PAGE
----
Section 68

Effect on non-registration on infringement proceedings

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68. Where by virtue of a transaction, instrument or event to which section 33 above applies a person becomes the proprietor or one of the proprietors or an exclusive licensee of a patent and the patent is subsequently infringed, before the transaction, instrument or event is registered, in proceedings for such an infringement, the court or comptroller shall not award him costs or expenses unless1 -

  • (a) the transaction, instrument or event is registered Rule 47 within the period of six months beginning with its date; or
  • (b) the court or the comptroller is satisfied that it was not practicable to register the transaction, instrument or event before the end of that period and that it was registered as soon as practicable thereafter.

Manual of Patent Practice
This section now appears to give the claimant an option of whether to claim damages dating back before the transaction was registered (if later than 6 months after the transaction occurred, and presuming the defendant was aware of the patent: s62(1)) and be unable to claim any costs or expenses from the defendant, if successful, or to claim damages only back to when the transaction was registered and be able to claim costs.

Article 14 of directive 2004/48/EC (the Enforcement Directive), entitled "Legal costs", provides that "Member States shall ensure that reasonable and proportionate legal costs and other expenses incurred by the successful party shall, as a general rule, be borne by the unsuccessful party, unless equity does not allow this." It is questionable whether s68, being a blanket rule, complies with this provision.

Where a late-registered exclusive licensee is joined as a co-claimant with the proprietors, the section would appear to take effect unless the exclusive licensee expressly disclaims any claim in respect of any pre-registration infringing acts.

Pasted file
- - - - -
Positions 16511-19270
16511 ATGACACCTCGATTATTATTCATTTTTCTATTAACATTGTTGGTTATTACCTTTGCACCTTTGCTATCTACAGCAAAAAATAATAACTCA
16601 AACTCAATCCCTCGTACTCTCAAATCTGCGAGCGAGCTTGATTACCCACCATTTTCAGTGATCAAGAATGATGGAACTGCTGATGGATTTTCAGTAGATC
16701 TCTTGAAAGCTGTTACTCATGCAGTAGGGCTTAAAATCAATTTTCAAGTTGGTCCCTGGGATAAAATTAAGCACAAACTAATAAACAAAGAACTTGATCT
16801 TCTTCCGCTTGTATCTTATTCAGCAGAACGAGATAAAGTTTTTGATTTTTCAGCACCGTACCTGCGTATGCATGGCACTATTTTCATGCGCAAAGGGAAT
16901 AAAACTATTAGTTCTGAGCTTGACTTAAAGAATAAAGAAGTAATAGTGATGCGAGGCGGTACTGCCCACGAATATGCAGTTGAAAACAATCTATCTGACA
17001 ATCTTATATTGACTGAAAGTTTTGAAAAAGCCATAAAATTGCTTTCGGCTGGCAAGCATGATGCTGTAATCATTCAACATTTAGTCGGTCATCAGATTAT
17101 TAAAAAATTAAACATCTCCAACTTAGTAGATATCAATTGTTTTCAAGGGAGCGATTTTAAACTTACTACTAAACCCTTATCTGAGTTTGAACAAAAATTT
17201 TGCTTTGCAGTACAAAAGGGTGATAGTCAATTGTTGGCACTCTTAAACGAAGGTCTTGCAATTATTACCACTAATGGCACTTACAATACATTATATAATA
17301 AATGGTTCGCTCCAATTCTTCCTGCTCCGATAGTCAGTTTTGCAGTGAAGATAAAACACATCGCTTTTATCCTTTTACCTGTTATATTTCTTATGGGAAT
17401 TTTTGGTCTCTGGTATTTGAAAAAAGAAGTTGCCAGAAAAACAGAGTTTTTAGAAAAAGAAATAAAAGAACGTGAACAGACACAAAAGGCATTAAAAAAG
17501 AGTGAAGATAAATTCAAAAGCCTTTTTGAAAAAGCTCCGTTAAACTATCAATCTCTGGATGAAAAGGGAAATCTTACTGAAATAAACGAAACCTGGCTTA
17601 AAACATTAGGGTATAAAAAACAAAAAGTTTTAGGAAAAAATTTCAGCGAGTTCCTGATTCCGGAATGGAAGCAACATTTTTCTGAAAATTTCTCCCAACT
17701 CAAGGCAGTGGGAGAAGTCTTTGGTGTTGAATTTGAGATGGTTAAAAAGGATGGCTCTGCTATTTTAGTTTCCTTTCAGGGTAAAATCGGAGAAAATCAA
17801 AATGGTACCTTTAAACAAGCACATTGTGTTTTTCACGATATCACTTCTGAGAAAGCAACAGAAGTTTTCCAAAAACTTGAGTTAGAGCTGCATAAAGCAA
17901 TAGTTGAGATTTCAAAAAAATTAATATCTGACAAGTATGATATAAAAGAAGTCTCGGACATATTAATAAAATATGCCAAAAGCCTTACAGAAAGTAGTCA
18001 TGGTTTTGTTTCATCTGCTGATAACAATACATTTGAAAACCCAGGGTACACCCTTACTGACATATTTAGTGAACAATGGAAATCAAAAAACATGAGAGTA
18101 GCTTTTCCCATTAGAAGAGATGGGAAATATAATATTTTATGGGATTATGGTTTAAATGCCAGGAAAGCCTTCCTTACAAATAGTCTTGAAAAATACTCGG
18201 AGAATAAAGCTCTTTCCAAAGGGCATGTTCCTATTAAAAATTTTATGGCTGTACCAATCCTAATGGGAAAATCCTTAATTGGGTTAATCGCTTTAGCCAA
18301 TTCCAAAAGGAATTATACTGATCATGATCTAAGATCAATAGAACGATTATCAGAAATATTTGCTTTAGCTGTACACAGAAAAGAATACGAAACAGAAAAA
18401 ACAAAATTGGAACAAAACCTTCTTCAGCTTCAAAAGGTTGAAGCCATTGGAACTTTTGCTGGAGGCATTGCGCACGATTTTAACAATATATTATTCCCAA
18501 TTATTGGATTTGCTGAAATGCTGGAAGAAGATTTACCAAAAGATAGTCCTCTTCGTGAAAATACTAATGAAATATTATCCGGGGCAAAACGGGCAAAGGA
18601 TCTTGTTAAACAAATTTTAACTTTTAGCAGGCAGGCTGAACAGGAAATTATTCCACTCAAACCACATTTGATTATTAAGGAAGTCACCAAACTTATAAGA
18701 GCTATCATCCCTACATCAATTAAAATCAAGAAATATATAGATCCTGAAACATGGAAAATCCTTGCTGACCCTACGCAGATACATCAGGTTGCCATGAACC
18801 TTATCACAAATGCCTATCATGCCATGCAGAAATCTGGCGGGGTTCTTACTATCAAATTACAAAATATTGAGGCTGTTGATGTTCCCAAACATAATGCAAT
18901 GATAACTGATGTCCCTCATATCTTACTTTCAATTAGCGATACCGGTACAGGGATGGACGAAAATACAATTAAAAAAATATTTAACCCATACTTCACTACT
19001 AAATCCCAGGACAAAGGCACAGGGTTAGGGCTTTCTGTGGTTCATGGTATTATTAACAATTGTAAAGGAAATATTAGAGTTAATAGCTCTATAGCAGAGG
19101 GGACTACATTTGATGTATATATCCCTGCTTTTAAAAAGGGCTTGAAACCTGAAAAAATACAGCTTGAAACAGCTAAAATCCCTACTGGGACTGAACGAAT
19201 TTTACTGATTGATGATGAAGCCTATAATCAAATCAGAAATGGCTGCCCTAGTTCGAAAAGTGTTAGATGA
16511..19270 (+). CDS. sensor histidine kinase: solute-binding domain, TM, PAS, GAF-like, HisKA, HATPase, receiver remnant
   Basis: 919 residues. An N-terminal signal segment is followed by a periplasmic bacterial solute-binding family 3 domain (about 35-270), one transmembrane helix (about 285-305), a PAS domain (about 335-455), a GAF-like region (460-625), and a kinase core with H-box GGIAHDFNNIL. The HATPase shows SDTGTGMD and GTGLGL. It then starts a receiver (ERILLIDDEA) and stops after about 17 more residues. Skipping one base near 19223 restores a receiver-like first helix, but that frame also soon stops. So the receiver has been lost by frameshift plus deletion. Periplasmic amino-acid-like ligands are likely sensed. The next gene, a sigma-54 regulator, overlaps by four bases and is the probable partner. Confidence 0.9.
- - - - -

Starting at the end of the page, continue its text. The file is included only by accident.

On its literal wording, it appears that the section may apply to all costs in proceedings and therefore include the costs of defending an invalidity claim and costs referable to later infringements. It may be that reference to Article 14 could be used to confine the scope of this provision.

In Siemens Schweiz AG v Thorn Security Ltd [2007] EWHC 2242, Mann J found that the extension of the right to damages allowed by the amended form of s68 was not retrospective (this point was not overturned on appeal, Thorn Security Ltd v Siemens Schweiz AG [2008] EWCA Civ 1161). When the infringements took place, the old form of s68 applied.

  • "Section 68 was then amended. The right to damages in respect of an infringement is no longer qualified by it. But there is nothing in its wording to suggest that previously accrued rights have been expanded by an increase in the scope of the damages that can be claimed. The section does not merely remove some procedural bar to the claim to damages. It makes a change in the substantive law. As a matter of construction I find it hard to see how it can affect previously accrued rights (or obligations)". (para 87)

In Schutz (UK) Ltd v Werit UK Ltd & Anor [2011] EWCA civ 927, the position regarding recovering costs in relation to a non-registered transaction was determined to be: "if and in so far as a claim covers a period for which a relevant transaction was not registered when it should have been (a "non-registration period") then any costs incurred during that period cannot be recovered. Costs for periods outside a non-registration period are recoverable in the usual way" (para 21).
In Schutz (UK) Ltd v Werit UK Ltd & Anor [2011] EWCA Civ 1337, the issue of non-registration of a later revised exclusive licence was considered and found not to make any difference to recovery of costs, since it was the fact of a licence, not its detail, that mattered as far as public notice was concerned (see paras 12-13) .

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